On Tuesdays, we watch talks and interviews with artists and discuss how to present our work clearly and with confidence. This week we’re going to listen to industrial designer Joel Jackson talk about his Kenyan car company, Mobius Motors.
As you watch this presentation, consider these questions: Does he speak clearly and with confidence? Does he use gestures and intonation to emphasize his points? Does he smile and look at the audience? What is the structure of his talk? Let’s take a look.
What does he do well? His speaking style is clear and confident, he is easy to understand, and his volume is good. His speed is good as well, and he pauses instead of using filler words. He also has good eye contact with the audience, he gestures, has good posture, and moves across the stage to keep the audience engaged. He uses professional vocabulary, and he uses images and videos very effectively to illustrate his points.
What could he improve? Although he uses intonation well, he could use more vocal variety, or inflection, to sound even more engaging. He could also smile a little. As it is, he seems very serious. Sometimes this is appropriate, but everyone likes an occasional smile. He also seems to struggle a little with humor. Adding humor to a talk can be difficult, but if done well, it is very effective. He makes a comment at 5:14 saying that hardware is hard, meaning difficult. He pauses and laughs a little, but the audience does not. I think this was supposed to be funny, but they didn’t understand. I think if he had used intonation to make it clear that this was a play on words, he would have gotten a better response from the crowd.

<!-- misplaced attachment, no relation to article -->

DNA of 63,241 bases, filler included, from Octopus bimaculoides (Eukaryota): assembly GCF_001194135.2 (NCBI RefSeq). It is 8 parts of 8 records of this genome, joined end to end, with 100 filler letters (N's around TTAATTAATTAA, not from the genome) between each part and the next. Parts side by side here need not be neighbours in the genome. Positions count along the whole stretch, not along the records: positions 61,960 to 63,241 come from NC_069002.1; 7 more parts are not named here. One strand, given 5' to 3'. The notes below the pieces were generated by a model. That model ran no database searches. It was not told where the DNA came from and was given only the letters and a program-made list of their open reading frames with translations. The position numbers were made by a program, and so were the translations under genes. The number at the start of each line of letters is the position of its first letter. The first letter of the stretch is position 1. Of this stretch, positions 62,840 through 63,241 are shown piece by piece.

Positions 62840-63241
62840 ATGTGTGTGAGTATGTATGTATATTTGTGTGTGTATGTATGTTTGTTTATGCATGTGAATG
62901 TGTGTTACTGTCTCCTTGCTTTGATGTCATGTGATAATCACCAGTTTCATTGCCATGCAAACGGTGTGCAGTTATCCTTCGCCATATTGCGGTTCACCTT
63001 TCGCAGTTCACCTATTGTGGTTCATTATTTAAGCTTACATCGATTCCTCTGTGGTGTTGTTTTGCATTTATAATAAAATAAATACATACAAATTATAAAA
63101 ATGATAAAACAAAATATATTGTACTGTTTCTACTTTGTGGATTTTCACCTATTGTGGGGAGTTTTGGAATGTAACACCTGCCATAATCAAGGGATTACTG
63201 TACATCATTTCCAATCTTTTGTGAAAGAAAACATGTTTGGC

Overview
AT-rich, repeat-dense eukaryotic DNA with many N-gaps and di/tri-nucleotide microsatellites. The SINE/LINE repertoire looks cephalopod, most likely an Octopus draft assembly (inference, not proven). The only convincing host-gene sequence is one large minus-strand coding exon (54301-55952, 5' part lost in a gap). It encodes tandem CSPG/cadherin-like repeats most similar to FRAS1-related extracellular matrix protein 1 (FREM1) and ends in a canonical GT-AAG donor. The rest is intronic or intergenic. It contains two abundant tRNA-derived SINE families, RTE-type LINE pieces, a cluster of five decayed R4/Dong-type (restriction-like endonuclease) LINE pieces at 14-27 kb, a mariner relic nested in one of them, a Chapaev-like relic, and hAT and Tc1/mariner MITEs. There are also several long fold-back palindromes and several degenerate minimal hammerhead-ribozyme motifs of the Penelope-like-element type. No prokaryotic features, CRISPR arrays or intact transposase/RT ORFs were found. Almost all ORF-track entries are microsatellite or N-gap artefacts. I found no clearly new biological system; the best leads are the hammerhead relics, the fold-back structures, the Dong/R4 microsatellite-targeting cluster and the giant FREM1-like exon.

Another element I want to discuss is the slides. Slides can be a very effective way to emphasize points in your talk, or they can be a terrible distraction. These slides are generally good – they are clear and easy to understand. However, they are also a little boring. Adding some color could make them more interesting. Also, the fonts they used were not consistent. Sometimes they used serif fonts, and sometimes sans serif. I think using just one font would be better, and for their type of talk, probably the sans serif is best.
Finally, I want to point out the structure of this talk. Usually, we start a presentation with some kind of hook – something to get the audience to listen. He does this by presenting a problem – the story about commuting on rugged African roads. Next, he talks about how he found a solution to this problem and started a car company. Finally, he talks about his plan for the future and his vision of how his company can change Africa. It is a good structure that helps the audience to care about the problem and inspires them to do something in the future.
What do you think about his presentation? Do you agree with my comments? Do you have questions about the vocabulary? Leave a comment below!
I’ve chosen 5 words or phrases for you to focus on today. They are in bold. If you don’t know them, look up the meaning, synonyms, antonyms, and other forms of these words. You can find links to Merriam-Webster dictionary sites at the bottom of this page.
To see the original page on TEDGlobal 2017, click the link below: